(CNN) His mother is direct and matter-of-fact about her son over the phone.
Severe anxiety. Depression. Voices and visions in his head. Suicidal at age 4.
Jennifer Cristini is calm and methodical in our first phone conversation. \
She says it’s from years of repeating these same symptoms and stories to doctors, teachers, neighbors and friends.
I imagine their reaction must be similar to mine: dismay, sadness and helplessness.
“But there’s no sympathy,” says Cristini.
It’s hard to imagine how anyone cannot be sympathetic when they first meet 10-year-old Giovanni Cristini, or Gianni, as his family has called him since he was adopted at birth.
He looks younger than 10, with cherubic cheeks and freckles dotting his nose. His adult teeth are too large for his face, which breaks widely into a smile when you talk about his favorite Pokemon, Pikachu. His hair is curly and a little unruly from recess with his friends.
Do you know what you have? “I have bipolar,” Gianni says to me, looking down and rocking. He has a little nervous energy and hard time focusing. But like many children his age, he just wants to please.
Do you hear voices? “Yeah, from my stuffed animals and other things. It scared the crap out of me.”
I can feel his mom, who is standing several feet away from us, flinch. She doesn’t like coarse language from her children.
Your stuffed animals? What do you mean, you hear things from your stuffed animals? “Yeah. Voices came in my head. So I told my mom. I couldn’t even listen to my music.”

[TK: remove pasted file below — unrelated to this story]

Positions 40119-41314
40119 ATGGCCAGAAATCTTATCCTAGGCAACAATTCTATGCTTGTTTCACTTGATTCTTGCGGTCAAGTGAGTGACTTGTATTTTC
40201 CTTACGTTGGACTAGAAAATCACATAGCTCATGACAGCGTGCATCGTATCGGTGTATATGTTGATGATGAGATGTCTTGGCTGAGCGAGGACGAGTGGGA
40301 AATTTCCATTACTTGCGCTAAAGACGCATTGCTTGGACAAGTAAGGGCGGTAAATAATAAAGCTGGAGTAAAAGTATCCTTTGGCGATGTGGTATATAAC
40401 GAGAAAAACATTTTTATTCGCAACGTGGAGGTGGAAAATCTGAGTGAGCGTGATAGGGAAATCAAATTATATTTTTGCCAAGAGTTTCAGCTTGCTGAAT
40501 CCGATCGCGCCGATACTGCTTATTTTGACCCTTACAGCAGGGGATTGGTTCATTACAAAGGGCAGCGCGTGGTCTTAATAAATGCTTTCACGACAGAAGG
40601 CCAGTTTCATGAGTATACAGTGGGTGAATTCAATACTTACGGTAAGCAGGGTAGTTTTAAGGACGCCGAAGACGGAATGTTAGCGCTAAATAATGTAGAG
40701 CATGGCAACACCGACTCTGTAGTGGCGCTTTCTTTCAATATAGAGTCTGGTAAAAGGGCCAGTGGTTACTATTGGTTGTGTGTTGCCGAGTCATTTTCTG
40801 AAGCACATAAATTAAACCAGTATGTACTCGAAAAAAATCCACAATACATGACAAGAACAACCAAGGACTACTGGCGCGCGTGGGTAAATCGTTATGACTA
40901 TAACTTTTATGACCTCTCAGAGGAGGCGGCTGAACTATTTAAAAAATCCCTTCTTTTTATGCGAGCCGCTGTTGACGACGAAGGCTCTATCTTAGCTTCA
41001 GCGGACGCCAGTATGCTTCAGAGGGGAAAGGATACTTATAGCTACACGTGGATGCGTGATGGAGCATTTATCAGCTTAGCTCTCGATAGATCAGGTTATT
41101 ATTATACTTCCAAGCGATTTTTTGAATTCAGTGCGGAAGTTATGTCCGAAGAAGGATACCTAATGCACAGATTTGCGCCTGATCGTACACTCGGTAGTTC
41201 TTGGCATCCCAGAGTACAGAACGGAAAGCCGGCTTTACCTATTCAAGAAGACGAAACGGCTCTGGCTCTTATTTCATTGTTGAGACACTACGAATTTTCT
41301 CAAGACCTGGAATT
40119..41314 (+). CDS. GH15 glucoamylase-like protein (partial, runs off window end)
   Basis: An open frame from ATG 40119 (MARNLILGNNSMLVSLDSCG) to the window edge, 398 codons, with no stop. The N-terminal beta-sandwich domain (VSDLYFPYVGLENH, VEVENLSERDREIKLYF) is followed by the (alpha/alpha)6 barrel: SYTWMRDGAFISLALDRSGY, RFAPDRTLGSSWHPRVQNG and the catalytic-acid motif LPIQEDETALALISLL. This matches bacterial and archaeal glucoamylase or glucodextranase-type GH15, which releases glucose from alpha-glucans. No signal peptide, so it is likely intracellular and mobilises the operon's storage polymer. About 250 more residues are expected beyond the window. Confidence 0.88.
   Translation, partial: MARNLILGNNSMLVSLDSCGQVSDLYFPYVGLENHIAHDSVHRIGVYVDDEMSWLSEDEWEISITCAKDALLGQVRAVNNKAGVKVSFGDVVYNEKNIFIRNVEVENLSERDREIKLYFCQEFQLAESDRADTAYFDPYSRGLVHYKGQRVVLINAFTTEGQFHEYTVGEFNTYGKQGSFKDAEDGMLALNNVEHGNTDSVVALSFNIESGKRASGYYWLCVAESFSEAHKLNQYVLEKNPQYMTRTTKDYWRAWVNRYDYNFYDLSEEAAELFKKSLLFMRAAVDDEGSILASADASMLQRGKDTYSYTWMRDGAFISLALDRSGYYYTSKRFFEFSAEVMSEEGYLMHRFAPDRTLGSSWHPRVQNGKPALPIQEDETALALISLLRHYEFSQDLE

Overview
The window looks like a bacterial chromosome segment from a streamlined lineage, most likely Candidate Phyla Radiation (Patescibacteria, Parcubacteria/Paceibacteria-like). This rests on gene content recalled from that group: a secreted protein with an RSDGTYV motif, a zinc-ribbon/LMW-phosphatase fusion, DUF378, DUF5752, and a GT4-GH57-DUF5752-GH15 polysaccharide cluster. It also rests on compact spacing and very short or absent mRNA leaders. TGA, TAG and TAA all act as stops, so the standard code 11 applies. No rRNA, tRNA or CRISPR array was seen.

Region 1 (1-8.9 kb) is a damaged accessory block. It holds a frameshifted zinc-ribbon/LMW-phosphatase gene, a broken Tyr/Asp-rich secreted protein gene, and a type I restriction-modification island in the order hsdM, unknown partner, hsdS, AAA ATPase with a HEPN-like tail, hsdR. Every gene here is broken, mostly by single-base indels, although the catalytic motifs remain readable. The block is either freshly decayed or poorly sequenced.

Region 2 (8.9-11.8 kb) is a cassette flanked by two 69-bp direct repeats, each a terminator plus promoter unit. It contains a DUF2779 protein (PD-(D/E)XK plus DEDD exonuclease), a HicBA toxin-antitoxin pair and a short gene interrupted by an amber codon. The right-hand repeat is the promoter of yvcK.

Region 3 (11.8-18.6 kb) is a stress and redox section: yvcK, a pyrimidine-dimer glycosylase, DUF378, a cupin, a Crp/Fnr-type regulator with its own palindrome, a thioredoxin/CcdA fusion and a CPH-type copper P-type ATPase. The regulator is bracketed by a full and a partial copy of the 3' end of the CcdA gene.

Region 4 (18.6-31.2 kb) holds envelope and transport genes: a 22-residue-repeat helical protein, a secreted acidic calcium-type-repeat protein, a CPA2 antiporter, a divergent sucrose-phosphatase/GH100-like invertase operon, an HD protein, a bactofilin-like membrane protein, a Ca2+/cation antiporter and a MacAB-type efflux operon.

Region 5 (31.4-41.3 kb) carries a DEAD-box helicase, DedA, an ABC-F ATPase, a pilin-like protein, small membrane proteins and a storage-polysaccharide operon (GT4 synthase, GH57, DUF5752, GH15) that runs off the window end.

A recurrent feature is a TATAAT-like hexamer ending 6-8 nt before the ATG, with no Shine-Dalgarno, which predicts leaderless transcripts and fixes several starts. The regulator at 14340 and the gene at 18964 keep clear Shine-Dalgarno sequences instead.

Are they friendly? Are they nice? “No!”
Gianni says the word loudly, his tone serious and adult. He wants me to understand: “They’re just not friendly,” he stresses, emphasizing every word.
I know he’s telling me the truth, but it’s still hard to believe — maybe because he’s so young and innocent-looking. It’s hard to imagine terrifying demons in a child this small.
‘The fire in his brain’
Then Cristini hands me a thumb drive with some home video. She couldn’t possibly capture every episode. These are just a few from the last few years.
Gianni is younger in the video, maybe 7 years old. He looks even smaller but the sound coming out of him is the bloodcurdling screams of horror movies. It is sheer terror coming out of a pint-sized human.
“They’re not going!” Gianni screams on the video, his arm extended at the ghosts in front of him.
Gianni’s father lays his body over his son. The weight and pressure calm him, he explains to me.
You can hear his mother’s voice, even and calm on the video as she coaxes Gianni to practice his breathing.
“I’m just trying to get the fire in his brain out,” she says.